I have always felt that doing bedrooms in red is a big mistake and yet I get requests for them quite often. Bedrooms are meant to be designed with all the restful elements: calming colors, horizontal lines, and contrasts kept to a minimum. The blue toile bedroom is by interior and textile designer Kathryn Ireland.
I know there are designers who will scoff at this. I know decorating rules are meant to be broken. But if you are a designer who pays attention to the needs of your clients, you will respect their need for sleep.
Here is a positive example of red in the bedroom by designer Alessandra Branca. This room manages to be restful with red by keeping it light and mixing in lots of cream. I call this color faded red because it's light, yet certainly not pink.
Tester beds create a protected feeling. The fabric muffles sounds from the floors above. When designing bedrooms I like to start with an idea of quiet ambiance, choosing soft fabrics in muted tones of blue, green, and taupe or light and clear ones like pale yellow and peach.
For couples I do four pillows: two for sleeping and two with custom shams for reading in bed. I do two throw pillows for decoration and that's it. If the room is small, I'll omit the bed skirt and opt for a nice bed frame. Unless the client has allergies, I always do high quality down comforters and pillows. The luxury of down is unbeatable in a bedroom. My guest rooms get the same royal treatment.
I'm sorry I can't tell you who created the beautiful concoction above. Red in this bedroom works because it is so subtle, predominantly warm white really. It is light filled and airy and I am sure there are good, light blocking shades under those draperies.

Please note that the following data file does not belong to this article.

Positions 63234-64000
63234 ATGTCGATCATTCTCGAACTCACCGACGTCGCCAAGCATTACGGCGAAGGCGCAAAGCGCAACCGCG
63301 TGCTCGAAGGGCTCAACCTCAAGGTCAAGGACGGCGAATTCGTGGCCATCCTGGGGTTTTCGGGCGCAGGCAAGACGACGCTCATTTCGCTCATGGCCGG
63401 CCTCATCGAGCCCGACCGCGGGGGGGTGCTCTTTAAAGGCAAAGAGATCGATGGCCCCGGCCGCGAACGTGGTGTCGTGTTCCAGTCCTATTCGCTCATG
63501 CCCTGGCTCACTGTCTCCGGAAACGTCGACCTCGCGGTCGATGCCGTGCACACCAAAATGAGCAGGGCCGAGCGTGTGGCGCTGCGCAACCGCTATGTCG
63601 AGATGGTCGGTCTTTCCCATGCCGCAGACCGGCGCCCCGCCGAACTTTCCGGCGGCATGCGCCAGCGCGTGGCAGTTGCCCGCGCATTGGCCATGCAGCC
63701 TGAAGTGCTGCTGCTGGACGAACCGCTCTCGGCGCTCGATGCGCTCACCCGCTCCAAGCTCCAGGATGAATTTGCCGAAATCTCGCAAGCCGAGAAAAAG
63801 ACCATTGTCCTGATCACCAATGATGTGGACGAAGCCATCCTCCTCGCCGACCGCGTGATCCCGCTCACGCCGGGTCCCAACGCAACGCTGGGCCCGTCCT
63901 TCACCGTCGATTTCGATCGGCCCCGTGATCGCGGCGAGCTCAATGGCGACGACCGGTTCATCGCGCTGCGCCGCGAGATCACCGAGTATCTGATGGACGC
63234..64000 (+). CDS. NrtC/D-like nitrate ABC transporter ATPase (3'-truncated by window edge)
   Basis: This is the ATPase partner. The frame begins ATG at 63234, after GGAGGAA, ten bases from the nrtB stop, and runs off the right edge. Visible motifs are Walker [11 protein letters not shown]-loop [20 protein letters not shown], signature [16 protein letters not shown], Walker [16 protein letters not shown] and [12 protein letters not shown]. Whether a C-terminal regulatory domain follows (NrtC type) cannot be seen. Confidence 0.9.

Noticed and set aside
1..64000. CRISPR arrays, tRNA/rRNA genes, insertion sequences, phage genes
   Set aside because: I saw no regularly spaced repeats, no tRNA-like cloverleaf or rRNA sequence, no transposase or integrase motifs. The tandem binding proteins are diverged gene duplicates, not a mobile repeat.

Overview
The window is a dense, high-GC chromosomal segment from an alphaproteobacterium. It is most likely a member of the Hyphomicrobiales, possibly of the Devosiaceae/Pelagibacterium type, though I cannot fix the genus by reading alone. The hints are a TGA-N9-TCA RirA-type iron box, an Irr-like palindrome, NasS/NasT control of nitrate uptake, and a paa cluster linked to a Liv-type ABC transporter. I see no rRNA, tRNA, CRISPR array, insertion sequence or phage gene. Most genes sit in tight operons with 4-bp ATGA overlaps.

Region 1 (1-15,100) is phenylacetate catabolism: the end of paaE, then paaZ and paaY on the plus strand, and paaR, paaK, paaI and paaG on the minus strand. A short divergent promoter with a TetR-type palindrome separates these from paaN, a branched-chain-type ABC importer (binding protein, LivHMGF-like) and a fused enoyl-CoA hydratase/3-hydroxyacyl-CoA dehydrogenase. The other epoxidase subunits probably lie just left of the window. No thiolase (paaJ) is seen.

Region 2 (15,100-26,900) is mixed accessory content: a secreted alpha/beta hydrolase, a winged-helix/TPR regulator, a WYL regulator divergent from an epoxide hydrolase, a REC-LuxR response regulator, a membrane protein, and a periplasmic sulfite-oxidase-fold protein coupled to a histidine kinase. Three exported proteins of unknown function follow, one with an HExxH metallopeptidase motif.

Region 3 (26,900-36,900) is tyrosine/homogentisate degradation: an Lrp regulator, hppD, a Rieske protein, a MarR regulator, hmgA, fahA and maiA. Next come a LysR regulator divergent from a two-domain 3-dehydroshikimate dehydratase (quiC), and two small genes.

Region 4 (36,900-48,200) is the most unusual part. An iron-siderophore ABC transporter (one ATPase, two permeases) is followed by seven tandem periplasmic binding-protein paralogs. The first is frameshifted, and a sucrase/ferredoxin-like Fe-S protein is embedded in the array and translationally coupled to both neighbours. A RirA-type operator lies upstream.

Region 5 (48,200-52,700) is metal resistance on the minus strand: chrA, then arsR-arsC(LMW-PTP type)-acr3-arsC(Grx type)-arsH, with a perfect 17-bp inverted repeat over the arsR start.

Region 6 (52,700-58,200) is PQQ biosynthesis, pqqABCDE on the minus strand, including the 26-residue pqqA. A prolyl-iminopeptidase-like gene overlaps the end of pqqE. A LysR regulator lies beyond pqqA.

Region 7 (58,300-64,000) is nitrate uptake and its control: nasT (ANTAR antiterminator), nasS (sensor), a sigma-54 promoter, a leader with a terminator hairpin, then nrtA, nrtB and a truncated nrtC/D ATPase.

Thread count is a blog post in itself but suffice to say high thread counts, 400 and over, are preferable. White sheets with tailored details like monograms or piping are my favorite. I love an extra thick pad atop a firm mattress. Having tried the down mattress pads unsuccessfully (feathers poke through) I stick to high quality synthetic down.
Daybeds are attractive but aren't particularly comfortable.
I think the bedroom above by Suzanne Tucker is the nicest I've seen from her.
Albert Hadley designed the bedroom above. Pale colors, soft textures, soft focus design: this is a look that is hard to pull off so successfully. Mr. Hadley has been a decorator for decades. He worked with the famed Sister Parish on the East Coast eventually becoming her partner and forming
Parish-Hadley. I read her biography years ago and it was just wonderful. I loved that Albert called her Sis. My feisty grandmother was called Sis by all who knew her.
This room was done very nicely even if it was a bit too budget conscious. I take notice when rooms don't have age. Where is the story in a room without age?
White, palest pink, and little black details in a bedroom by McBournie Designs.
Kendall Wilkinson showcase bedroom above.
Someone did a very nice job on the guest room above. I'm sorry to say my source did not specify the designer.
The bedspread above is an Indian quilt called a Suzani. The antique Suzani's are quite expensive and they were/are a cooperative effort between female family members.
Upholstered walls and layered rugs in a masculine bedroom above.
Ken Fulk Bedroom above.
Peter Dunham bedroom design above.
Bedroom above by Alessandra Branca.